Federal tax season just passed in the United States, but if you’re one to leave responsibility to the wayside and had to apply for an extension, that might just pay off.
It’ll give you the opportunity to become one of the inaugural users of a new joint-endeavor by crypto payment processor BitPay and tax services company Refundo. The new program called CoinRT gives Refundo users the opportunity to take their federal and state income tax refunds in bitcoin.
“We believe that as more and more people understand the benefits of Bitcoin, they’ll gravitate to it. With the option to set aside all or part of their refund in a seamless manner, it allows those on the sidelines to jump right in,” Refundo CEO Roger Chinchilla told Bitcoin Magazine.
Tax filers using Refundo’s system who opt into the program will include a routing and account number linked to BitPay’s Payouts. Once the refund hits this account, BitPay converts the cash to sats and sends it to whatever wallet address the user provided upon sign-up (this sign-up, as one would expect, includes KYC).
A press release shared with Bitcoin Magazine highlights that the move is in line with Refundo’s wider focus on lower income and poorly banked populations. For this purpose, bitcoin offers a low friction refund option for those who don’t have access to reliable banking, Refundo CEO Roger Chinchilla claims.
“We’re always looking at low-cost and convenient methods to disburse our clients’ refunds. As bitcoin adoption steadily grows, Refundo believes we can serve as an innovative payout process for our clients. Refundo’s focus has been on serving the underbanked, which is at the core of bitcoin’s rise, so it’s a natural fit. More than that, it gives taxpayers an incentive to save. Instead of splurging when your refund arrives (this is typically the case in low-income communities), CoinRT can act as a saving mechanism and ensure taxpayers are more fiscally responsible,” he told Bitcoin Magazine.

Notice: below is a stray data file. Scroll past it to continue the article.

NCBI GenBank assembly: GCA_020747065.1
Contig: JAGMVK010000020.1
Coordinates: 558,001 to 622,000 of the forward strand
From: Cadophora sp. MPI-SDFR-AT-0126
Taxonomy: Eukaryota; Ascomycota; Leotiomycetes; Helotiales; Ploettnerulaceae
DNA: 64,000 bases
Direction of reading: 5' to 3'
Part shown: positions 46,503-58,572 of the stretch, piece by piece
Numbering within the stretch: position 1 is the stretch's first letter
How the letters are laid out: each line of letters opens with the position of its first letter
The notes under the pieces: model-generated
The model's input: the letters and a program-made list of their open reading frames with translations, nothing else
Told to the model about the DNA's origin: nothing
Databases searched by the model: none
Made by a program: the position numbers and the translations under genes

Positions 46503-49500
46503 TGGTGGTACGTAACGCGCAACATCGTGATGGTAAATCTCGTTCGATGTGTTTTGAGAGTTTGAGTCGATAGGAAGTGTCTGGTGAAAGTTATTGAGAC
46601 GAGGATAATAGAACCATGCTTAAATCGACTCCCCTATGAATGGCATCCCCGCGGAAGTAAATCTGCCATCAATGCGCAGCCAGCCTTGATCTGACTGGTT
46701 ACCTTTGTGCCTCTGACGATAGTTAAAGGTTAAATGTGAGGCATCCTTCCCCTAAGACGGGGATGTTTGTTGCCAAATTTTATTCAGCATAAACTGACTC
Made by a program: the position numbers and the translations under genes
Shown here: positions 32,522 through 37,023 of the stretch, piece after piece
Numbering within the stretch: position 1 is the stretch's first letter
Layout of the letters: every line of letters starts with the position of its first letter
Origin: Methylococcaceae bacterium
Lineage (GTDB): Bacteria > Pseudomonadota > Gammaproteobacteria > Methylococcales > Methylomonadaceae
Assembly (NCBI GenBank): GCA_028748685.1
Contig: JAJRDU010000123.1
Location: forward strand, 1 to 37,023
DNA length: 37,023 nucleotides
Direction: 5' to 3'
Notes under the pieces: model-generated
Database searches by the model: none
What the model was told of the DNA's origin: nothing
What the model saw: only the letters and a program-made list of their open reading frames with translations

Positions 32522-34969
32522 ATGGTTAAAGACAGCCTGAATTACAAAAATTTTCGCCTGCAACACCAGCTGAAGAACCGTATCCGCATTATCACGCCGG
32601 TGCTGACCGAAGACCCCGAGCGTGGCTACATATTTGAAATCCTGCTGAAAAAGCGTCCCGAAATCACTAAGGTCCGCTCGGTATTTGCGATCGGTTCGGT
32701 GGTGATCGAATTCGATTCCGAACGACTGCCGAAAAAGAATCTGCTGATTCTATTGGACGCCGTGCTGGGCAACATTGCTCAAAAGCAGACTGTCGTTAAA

Head of Business Solutions at BitPay Rolf Haag told us that the partnership answers “customer demand in multiple verticals for Bitcoin Payouts. It also signals that the “global marketplace” for payouts in bitcoin is growing.
“Recipients want choice, especially for high cost alternatives like bank wire receipts or pre-loaded debit cards. Recipients are tired of paying to receive, and senders want to make their recipients happier without incurring additional costs,” he concluded.
At any rate, the partnership adds bulk to a growing trend of bitcoin’s burgeoning role in taxation. Canadian town Innisfil made history early this year as the first North American municipality to permit its citizens to pay local taxes in bitcoin. For Canada’s southern neighbor, Ohio opened up a bitcoin payment option to its corporations at the tail end 2018, and, in May of the same year, Seminole County Florida enabled the option for things like property tax.